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License for the carriage by sea of native labourers

Date: c 1880
Overall: 375 x 233 mm
Medium: Ink on paper
Credit Line: ANMM Collection
Object Name: License
Object No: 00051919

User Terms

    A license issued to Thomas Hepple Robson, Captain of DELMIRA, 'to carry not more that 80 Kanaka laborers from the island of Nui to Malden island and to reconvey from Malden island to Nui one hundred Kanaka laborers'. This license was issued under The Pacific Islanders Protection Acts 1872 and 1875 'for the prevention of kidnapping and the due observance of the requirements of the said Acts.'
    HistoryThe indentured labour trade conducted in the South Pacific in the late nineteenth century by Australian vessels and companies is an important aspect of Australian history. It is not widely known, yet was highly significant at the time for various reasons – not the least the fact that it was regarded as Australia’s version of the slave trade.

    From the 1860s the demand for labour in the burgeoning colony of Queensland became the focus of what became known as blackbirding. Over a period of 40 years from the early 1860s, non-European labourers were ‘recruited’ mainly for the back-breaking work few Europeans could be found to do on the sugar cane plantations. They were also a form of very cheap labour in what was initially a marginal industry. The recruits were bought from Vanuatu, Papua new Guinea, the Solomon Islands, New Caledonia and other smaller Pacific Islands.

    The Queensland government attempted to regulate the trade by requiring every ship engaged in recruiting labourers from the Pacific islands to carry a person approved by the government to ensure that labourers were willingly recruited and not kidnapped. However these government observers were not effective as they were often corrupted by bonuses paid for labourers 'recruited' and did nothing to prevent sea-captains from tricking islanders on-board or otherwise engaging in kidnapping with violence.

    The methods of blackbirding were varied. Some labourers were willing to be taken to Australia to work, while others were tricked or even forced. In some cases blackbirding ships (which could make huge profits) would entice entire villages by luring them on board for trade or a religious service, and then set sail. Many died during the voyage due to unsanitary conditions and also from poor working conditions on the plantations.

    Some 50,000 to 60,000 islanders, referred to as Kanakas, were taken to Australia. Many of the workers were effectively slaves, but since the Slavery Abolition Act of 1833 had made slavery illegal, they were officially called ‘indentured labourers’. Some Aboriginal people, especially from the Cape York region, were also kidnapped and transported south to work.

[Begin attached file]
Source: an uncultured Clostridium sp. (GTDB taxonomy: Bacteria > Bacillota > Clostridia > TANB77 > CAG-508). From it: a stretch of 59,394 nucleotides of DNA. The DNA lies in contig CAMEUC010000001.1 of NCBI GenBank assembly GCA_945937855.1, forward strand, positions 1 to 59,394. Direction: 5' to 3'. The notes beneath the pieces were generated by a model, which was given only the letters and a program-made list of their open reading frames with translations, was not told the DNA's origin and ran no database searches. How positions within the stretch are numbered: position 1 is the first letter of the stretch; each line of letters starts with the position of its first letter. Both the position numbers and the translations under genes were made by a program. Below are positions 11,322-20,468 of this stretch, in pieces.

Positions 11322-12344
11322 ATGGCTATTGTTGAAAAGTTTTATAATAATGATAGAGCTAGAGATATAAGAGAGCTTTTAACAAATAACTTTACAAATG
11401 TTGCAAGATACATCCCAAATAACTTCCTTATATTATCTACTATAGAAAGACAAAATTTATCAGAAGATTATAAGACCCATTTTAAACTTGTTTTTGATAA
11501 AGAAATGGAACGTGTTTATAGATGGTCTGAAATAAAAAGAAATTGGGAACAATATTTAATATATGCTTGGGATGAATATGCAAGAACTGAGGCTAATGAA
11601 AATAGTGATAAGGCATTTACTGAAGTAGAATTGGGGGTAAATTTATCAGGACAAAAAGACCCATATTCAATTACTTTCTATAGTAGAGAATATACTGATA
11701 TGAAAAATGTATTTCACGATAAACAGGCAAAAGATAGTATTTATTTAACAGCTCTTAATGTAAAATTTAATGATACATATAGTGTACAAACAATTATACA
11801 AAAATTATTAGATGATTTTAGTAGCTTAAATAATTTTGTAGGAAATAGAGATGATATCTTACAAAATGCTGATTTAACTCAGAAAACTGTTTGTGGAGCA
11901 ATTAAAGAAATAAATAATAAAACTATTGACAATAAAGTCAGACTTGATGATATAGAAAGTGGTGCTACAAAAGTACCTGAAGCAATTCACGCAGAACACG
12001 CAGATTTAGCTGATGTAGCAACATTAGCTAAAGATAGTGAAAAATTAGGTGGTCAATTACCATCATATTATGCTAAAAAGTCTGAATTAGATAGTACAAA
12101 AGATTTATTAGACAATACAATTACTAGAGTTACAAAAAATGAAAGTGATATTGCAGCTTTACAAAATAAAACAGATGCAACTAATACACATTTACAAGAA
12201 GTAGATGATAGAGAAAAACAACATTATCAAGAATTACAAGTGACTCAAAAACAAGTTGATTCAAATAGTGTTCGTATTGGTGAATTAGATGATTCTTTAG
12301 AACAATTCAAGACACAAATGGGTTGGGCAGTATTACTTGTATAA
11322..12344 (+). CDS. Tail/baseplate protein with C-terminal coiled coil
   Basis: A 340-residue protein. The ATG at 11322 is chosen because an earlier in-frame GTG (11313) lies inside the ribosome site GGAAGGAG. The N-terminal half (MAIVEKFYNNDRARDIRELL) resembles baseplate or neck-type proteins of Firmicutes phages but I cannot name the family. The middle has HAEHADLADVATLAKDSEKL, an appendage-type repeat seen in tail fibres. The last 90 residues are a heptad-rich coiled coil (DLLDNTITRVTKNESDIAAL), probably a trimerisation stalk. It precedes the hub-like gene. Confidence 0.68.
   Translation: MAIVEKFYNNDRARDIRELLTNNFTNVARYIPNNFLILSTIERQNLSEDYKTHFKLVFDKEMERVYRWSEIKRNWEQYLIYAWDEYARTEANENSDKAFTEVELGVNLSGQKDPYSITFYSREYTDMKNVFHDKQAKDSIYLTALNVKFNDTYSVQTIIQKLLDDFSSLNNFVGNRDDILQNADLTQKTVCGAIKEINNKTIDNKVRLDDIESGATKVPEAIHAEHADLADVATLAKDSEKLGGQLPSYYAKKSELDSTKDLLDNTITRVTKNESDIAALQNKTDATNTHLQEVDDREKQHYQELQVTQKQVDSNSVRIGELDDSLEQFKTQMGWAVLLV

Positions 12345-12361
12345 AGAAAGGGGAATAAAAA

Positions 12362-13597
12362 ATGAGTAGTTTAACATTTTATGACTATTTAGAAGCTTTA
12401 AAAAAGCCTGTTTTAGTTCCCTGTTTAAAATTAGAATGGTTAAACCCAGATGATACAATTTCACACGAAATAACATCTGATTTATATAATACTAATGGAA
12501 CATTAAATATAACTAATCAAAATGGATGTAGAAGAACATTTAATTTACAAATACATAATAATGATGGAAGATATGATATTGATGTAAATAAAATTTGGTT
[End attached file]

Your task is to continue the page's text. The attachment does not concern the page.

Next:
Many islanders were indentured, paid and treated reasonably well, particularly from the 1870s. The Burns Philp line flirted with the island labour trade, but (Sir) James Burns was always hesitant about involvement and after some members of the crew of his vessel Hopeful were prosecuted for malpractice.

    Precisely how many Islanders were actually kidnapped or ‘blackbirded’ is not known. Stories of blatantly violent kidnapping relate to the first 10–15 years of the trade. The majority of the 10,000 islanders remaining in Australia in 1901 were repatriated between 1906-08 under the the Pacific Island Labourers Act of 1901 – part of the effects of what became the White Australia Policy. A 1992 census of South Sea Islanders found there were around 10,000 descendants of blackbirded labourers still living in Queensland.

    This document is a circa 1880 license for Captain Thomas Hepple Robson of the Barquentine Delmira to ‘carry not more than 80 native labourers from the island of Nui’ and ‘to re-convey from Malden Island to Niu 100 Kanaka labourers’.

    The license reflects the period where government authorities were increasingly regulating the Pacific Island labour trade. This was sparked by the significant public outcry over the infamous 1871 case against the crew of the Barque Carl who not only abducted a group of Fijians after the crew disguised themselves as missionaries, but then killed 60 islanders in the hold of the vessel to destroy the ‘evidence’. The captain of the Carl was later sentenced to death.

    See 'The brig Carl' photographed by Samuel Hood studios circa 1880s (0002240-0002244 and 00023023-00023024)

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